So much talk about an early election

Speculation abounds right now that Prime Minister Harper will call the next election much sooner than October 2015. While PMO might want to damp down such speculation it is a legitimate issue that is up for discussion amongst both Conservatives, supporters of the opposition parties and the media.

The Duffy trial taking place as it will in the few months preceding the next stated election date will reignite a lot of questions around exactly what happened in the backrooms and what was said or understood “wink, wink.” Duffy will be a man on a mission and that is the most dangerous kind, especially when dealing with a master showman like “the Duff”.  If PMO and the PM think the Senate issue and PMOs role in it will be so boring that the public will pay scant attention to it in the lead up to an election, they better think again. Duffy has nothing to lose and everything to gain by trying to keep the focus on the Prime Minister’s Office and who knew what, said what, or suggested what to him.

PMO has stated they are sticking to the October 2015 timeline but really, when has such a statement ever stopped a Prime Minister from changing their mind? Harper has already violated the spirit of the fixed date election law once before, so what would be stop him from doing the same thing again? Believe me you can always find an issue if you need one and realistically the negative publicity around calling an early election will last just a few days and it will soon be replaced by more pressing campaign announcements and issues. Bad press from calling an early election is never enough to prevent an election from being called.

For example there are enough international issues that are already escalating if Harper really wanted to find a reason.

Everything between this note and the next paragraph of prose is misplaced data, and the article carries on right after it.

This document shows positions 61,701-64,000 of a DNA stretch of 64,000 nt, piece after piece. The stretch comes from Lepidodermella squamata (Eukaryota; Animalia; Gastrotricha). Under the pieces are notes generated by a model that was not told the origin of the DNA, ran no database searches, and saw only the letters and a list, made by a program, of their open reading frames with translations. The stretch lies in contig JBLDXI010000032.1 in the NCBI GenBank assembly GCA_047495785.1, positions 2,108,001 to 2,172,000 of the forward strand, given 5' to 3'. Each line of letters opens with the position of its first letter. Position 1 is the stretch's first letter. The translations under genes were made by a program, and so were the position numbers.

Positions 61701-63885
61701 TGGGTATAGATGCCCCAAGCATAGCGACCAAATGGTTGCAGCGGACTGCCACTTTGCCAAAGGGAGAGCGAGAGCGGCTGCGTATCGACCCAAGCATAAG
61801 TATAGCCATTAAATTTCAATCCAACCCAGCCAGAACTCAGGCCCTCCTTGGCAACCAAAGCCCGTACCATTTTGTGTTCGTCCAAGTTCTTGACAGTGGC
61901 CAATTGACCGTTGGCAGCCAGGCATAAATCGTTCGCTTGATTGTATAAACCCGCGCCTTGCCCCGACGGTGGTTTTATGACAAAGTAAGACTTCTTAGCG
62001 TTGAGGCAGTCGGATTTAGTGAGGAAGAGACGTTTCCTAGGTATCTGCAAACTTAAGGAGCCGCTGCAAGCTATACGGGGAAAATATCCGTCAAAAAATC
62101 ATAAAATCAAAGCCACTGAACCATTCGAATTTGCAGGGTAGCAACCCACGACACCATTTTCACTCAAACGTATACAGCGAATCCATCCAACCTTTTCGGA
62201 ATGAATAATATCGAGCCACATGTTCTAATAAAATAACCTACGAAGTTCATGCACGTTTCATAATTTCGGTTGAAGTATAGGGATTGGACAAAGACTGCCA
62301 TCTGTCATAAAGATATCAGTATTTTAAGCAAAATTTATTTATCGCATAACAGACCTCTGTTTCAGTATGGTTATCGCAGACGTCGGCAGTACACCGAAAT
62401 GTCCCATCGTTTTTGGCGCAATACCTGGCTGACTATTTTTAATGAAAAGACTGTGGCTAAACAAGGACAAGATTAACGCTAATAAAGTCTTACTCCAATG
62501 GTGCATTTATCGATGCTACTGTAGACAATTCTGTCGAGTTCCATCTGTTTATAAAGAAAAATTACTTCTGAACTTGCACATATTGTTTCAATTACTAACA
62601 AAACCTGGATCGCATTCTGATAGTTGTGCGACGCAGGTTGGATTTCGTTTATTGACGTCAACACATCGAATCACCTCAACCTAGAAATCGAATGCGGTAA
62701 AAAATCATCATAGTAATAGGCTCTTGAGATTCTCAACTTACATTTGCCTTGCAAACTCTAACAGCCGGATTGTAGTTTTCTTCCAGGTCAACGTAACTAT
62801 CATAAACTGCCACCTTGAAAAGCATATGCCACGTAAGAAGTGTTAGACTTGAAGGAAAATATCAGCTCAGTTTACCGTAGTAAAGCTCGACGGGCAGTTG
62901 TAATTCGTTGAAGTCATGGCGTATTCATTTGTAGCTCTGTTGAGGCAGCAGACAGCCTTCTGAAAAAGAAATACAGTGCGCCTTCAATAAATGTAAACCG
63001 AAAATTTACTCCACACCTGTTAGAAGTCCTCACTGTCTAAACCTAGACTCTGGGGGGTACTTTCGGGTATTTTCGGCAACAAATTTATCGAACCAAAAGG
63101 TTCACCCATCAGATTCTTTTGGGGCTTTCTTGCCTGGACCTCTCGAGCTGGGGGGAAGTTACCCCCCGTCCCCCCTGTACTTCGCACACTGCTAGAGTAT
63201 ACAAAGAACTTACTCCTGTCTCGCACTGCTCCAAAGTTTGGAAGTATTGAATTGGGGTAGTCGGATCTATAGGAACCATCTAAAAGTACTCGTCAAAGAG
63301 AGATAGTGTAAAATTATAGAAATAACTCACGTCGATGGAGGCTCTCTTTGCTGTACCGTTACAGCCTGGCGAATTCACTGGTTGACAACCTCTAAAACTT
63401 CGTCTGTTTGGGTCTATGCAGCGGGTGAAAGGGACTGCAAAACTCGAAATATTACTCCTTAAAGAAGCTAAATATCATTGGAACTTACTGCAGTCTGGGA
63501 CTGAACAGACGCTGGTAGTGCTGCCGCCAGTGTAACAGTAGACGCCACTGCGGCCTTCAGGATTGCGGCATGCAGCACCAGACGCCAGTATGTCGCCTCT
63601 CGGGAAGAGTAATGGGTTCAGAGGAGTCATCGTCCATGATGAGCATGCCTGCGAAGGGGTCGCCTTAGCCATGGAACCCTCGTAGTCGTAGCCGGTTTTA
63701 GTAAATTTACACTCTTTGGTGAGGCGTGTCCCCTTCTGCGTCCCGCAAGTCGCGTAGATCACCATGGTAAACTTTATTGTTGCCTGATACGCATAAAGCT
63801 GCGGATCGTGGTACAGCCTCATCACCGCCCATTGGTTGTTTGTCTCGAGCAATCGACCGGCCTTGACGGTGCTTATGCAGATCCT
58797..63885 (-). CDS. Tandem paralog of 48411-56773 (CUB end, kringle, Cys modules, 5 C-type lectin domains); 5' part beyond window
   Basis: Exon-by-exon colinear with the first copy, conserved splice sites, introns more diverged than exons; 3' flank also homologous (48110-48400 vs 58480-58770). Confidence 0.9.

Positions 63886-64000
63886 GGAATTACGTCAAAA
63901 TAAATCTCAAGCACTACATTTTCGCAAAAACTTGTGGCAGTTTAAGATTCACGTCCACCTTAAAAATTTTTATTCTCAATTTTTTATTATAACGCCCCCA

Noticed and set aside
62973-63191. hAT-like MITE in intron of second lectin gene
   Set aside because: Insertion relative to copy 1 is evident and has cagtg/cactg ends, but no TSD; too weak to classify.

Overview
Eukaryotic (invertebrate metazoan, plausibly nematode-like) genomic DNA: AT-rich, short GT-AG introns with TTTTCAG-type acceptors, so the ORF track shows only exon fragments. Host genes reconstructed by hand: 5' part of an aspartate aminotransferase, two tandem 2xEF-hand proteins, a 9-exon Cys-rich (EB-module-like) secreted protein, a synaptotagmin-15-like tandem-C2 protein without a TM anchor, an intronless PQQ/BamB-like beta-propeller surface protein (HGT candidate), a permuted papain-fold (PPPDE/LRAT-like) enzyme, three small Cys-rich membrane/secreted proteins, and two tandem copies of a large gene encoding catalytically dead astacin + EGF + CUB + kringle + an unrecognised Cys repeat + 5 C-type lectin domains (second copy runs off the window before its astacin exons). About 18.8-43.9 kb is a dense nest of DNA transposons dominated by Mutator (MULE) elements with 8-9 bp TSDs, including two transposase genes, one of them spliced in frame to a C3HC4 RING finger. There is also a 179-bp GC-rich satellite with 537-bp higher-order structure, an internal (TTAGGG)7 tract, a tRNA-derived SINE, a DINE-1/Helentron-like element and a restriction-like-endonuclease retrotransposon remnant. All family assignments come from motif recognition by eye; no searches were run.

There is also the Fall Economic Update that could easily become much more especially if there is a healthy surplus to announce. It is not unusual in politics for positive economic news to precede an election.  He could announce a hefty series of personal tax cuts or tax credits and then in the spring after a good news budget call an election based on the Liberals and NDP wanting to take back those hard won dollars from all the Canadians who play by the rules and pay their taxes. Of course the Conservatives would highlight that the taxpayers gains under the Conservatives would end up being spent on Liberal and NDP projects and their supporters in special interest groups. All of this leaving the poor taxpayer worse off than before.

We also have the continuing rise of the Liberals under Justin Trudeau for the Conservatives to worry about. He is far from the perfect leader and often just a remark away from having egg on his face, but so far the population has cut him some slack and probably will continue to do so as he simply isn’t Stephen Harper, but a fresh face with a new team forming around him. A new face taking on an old established government with so many familiar faces in it, many who are getting a little shop worn can often upset a sitting government. Think of Joe Clark (Joe Who) beating Justin’s father (who would have expected that) or Mulroney’s win or later on Chretien’s or even Stephen Harper’s.  Remember how the Liberals were supposed to win 250 seats!